|South Carolina||Clemson||The Palmetto Bowl||The Hardee's Trophy||108||40–65–4||Clemson||South Carolina Won 3|
|Georgia||The Border Bash||—||62||16–46–2||Georgia||South Carolina Won 2|
|Tennessee||The Halloween Game||—||27||5–22–2||Tennessee||South Carolina Won 2|
|Tennessee||Kentucky||Battle for the Barrel||—||105||73–24–9||Tennessee||Kentucky won 1|
|Vanderbilt||Tennessee||Tennessee–Vanderbilt rivalry||—||103||27–73–5||Tennessee||Tennessee Won 5|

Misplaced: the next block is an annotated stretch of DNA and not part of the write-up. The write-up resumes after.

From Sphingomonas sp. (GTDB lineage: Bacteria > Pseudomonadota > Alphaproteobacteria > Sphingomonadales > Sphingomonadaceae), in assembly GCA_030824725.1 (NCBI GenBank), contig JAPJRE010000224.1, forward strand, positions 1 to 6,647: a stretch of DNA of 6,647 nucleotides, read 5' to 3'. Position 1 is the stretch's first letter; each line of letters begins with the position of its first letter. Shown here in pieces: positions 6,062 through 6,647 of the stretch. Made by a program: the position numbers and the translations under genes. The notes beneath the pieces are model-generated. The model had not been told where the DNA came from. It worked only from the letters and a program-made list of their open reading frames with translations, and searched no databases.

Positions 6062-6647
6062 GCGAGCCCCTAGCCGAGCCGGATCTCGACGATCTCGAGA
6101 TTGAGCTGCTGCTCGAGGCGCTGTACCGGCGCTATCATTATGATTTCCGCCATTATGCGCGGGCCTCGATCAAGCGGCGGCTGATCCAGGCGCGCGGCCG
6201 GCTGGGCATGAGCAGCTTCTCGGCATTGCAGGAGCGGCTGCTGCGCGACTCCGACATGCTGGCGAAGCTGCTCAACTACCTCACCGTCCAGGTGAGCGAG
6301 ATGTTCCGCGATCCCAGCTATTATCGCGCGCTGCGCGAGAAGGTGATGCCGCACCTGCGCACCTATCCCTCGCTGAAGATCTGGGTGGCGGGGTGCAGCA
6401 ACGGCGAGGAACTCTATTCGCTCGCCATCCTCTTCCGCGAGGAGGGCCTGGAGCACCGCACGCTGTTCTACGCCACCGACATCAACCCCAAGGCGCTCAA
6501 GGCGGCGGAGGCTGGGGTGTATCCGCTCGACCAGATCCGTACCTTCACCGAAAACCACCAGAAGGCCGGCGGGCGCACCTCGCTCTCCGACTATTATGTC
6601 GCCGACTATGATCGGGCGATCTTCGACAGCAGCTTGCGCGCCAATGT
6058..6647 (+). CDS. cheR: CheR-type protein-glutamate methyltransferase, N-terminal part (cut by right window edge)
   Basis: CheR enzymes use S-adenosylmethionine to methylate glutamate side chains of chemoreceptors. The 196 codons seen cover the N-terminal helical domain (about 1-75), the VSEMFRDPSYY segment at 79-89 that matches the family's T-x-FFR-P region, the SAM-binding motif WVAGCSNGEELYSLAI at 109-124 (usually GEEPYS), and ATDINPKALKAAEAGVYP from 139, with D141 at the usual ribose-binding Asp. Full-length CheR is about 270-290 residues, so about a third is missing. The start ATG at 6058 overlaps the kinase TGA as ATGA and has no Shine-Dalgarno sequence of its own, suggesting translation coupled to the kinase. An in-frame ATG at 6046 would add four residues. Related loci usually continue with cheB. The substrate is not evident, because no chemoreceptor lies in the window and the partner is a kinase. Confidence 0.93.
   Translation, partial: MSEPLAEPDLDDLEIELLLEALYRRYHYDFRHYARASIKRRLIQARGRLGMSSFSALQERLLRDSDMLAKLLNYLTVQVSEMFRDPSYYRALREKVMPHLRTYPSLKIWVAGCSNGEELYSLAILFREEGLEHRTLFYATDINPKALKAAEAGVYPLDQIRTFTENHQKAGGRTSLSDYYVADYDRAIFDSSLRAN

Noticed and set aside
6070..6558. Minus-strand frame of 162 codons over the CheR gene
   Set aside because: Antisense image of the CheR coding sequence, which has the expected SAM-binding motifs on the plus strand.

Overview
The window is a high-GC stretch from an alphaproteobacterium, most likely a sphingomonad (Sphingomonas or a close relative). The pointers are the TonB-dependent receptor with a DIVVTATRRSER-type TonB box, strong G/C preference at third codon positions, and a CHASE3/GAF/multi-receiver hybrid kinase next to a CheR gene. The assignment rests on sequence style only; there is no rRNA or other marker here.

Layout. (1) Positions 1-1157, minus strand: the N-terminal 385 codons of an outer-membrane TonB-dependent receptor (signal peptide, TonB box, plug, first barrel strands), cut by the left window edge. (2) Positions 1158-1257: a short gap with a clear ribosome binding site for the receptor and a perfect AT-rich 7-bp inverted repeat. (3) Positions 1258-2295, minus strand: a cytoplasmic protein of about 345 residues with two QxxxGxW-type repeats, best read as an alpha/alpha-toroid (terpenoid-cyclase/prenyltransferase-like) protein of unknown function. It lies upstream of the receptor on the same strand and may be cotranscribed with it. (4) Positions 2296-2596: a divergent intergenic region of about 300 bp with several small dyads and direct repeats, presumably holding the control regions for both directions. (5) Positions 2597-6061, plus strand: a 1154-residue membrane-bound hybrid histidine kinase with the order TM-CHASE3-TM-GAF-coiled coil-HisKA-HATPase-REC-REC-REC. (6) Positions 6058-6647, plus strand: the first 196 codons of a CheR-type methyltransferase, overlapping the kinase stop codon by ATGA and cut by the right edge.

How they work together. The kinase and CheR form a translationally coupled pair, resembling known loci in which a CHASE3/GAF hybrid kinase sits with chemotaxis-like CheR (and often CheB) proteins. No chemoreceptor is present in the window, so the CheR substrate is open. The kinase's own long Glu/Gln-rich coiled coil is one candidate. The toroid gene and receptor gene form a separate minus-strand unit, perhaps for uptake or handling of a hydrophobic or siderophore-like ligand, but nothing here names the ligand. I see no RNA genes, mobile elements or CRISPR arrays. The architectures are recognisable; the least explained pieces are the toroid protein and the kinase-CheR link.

Player awards Edit
50th anniversary All-Time SEC Team Edit
In 1982, the SEC Skywriters, a group of media covering the Southeastern Conference, selected members of their All-Time SEC Team for the first 50 years (1933–82) of the SEC.
Coach: Paul "Bear" Bryant
Schools ranked by endowmentEdit
As of March 19, 2012
National team championships Edit
Since the SEC's founding in December 1932, the varsity athletic teams of its current twelve members and two future members have won over 200 national team sports championships.